Political Theology Part 2
By Jesse Pingenot in Student
But our citizenship is in heaven, and from it we await a Savior, the Lord Jesus Christ, who will transform our lowly body to be like his glorious body, by the power that enables him even to subject all things to himself (Php 3:20-21).
I appeal to you therefore, brothers, by the mercies of God, to present your bodies as a living sacrifice, holy and acceptable to God, which is your spiritual worship. Do not be conformed to this world, but be transformed by the renewal of your mind, that by testing you may discern what is the will of God, what is good and acceptable and perfect (Rom 12:1-2).
For God has not called us for impurity, but in holiness. Therefore whoever disregards this, disregards not man but God, who gives his Holy Spirit to you (1 Thess 4:7).
A few weeks ago, I gave you a bunch of questions that you have to work out for yourself about your political theology. But I felt that it wasn’t quite enough because, honestly, this is a big topic.
And again, I’m not going to tell you what or how to think. I’m just pointing out questions that you have to resolve for yourself. Because if you don’t know what you believe, you will behave foolishly in the political sphere, which does not reflect Christ very well. So you need to know what you believe!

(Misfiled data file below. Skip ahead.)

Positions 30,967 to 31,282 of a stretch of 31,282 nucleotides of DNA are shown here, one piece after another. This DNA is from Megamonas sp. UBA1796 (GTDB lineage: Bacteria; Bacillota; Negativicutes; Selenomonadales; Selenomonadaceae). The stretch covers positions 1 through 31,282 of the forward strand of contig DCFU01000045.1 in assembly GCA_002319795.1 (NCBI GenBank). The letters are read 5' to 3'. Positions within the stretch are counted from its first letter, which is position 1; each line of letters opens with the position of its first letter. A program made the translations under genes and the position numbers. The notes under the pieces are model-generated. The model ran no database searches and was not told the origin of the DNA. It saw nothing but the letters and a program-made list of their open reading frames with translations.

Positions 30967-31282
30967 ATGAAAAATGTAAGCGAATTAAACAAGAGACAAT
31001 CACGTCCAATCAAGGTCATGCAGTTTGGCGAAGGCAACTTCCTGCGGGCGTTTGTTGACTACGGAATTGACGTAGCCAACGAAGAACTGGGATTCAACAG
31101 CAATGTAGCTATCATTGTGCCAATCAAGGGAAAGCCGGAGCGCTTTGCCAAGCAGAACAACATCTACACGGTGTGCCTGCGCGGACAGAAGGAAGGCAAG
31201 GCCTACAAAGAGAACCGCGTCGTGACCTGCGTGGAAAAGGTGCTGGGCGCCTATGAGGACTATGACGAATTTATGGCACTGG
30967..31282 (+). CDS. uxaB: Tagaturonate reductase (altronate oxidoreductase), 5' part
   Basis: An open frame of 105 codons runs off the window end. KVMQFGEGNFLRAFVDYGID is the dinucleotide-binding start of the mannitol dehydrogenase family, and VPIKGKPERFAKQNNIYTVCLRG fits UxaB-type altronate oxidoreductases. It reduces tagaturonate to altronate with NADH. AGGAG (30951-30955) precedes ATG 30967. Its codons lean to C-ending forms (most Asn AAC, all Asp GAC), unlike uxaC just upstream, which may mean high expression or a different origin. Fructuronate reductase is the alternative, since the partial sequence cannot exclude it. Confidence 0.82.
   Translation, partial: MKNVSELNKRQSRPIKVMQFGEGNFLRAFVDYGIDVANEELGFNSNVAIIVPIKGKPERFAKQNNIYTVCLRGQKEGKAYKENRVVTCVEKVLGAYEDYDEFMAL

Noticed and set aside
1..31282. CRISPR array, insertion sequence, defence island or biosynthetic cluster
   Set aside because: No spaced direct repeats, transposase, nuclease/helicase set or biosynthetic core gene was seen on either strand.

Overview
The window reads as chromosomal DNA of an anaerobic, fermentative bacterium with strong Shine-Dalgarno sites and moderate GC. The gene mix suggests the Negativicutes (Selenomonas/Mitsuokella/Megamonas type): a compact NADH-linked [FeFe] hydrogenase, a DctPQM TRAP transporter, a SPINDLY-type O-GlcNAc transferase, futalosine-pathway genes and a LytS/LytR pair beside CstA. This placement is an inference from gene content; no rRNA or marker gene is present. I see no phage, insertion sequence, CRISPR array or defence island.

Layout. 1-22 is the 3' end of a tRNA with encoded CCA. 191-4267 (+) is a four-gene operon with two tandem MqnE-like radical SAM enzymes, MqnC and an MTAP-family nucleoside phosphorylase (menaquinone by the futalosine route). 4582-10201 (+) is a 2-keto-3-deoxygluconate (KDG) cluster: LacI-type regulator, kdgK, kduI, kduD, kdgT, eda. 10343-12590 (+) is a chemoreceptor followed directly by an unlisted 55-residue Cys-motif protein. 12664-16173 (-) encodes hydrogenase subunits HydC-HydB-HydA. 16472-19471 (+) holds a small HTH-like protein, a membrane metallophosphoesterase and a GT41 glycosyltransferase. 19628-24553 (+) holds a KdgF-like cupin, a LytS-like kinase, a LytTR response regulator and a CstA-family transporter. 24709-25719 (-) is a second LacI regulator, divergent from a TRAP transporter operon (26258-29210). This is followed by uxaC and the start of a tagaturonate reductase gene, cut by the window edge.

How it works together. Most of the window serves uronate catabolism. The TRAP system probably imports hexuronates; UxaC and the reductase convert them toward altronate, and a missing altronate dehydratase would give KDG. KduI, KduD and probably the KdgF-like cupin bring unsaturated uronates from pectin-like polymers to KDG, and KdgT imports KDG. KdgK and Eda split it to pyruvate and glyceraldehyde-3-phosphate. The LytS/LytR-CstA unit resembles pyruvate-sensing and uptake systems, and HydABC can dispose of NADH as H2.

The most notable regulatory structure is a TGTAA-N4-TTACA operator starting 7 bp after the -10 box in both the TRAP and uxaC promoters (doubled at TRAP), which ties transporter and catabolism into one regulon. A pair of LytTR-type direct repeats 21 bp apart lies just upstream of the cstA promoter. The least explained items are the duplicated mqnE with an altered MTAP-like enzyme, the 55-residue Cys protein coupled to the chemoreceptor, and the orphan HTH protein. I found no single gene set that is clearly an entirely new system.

With that in mind, let’s get to it.
We’ve already talked about legislating morality and the foundation of laws. And one question that’s at the core of this conflict is this:
What responsibilities does the individual Christian have towards the government and society as a whole? Let me explain.
The crux of this problem is that, in a democratic system, the populace is allowed to participate in government. This is not something that the people of the Bible had, so you’re not going to find an easy, clear answer to the question there. You’ll find a lot about submitting to authorities and such, but what happens when you get to help choose those authorities?
Where do your conscience and personal beliefs intersect with elections and voting? Under this question, you’ll find you’ll have to resolve the question of law vs. morality and such. That all goes into resolving that question.
Another question: Does the government have the right to compel individuals to violate their religious principles outside of church doors?
We already talked about this somewhat a few weeks ago, specifically with the example of the bakery refusing to bake a cake for a gay wedding. But there’s more to it.
The first amendment of the Constitution says, “Congress shall make no law respecting an establishment of religion, or prohibiting the free exercise thereof.” What exactly is the free exercise of religion?
Many things are sold to the religious public as “not inhibiting religion within church doors.” But religion doesn’t happen merely within church doors: religion is something lived, not done at one place. A person’s religion goes with them wherever they are. As I’ve said time and time again in these articles, Christianity is a way of life (and Christ is the Way and the Life). So the excuse that a law doesn’t inhibit the free exercise of religion within church doors is, to me, in adequate because religion is not contained within church doors, nor should it be.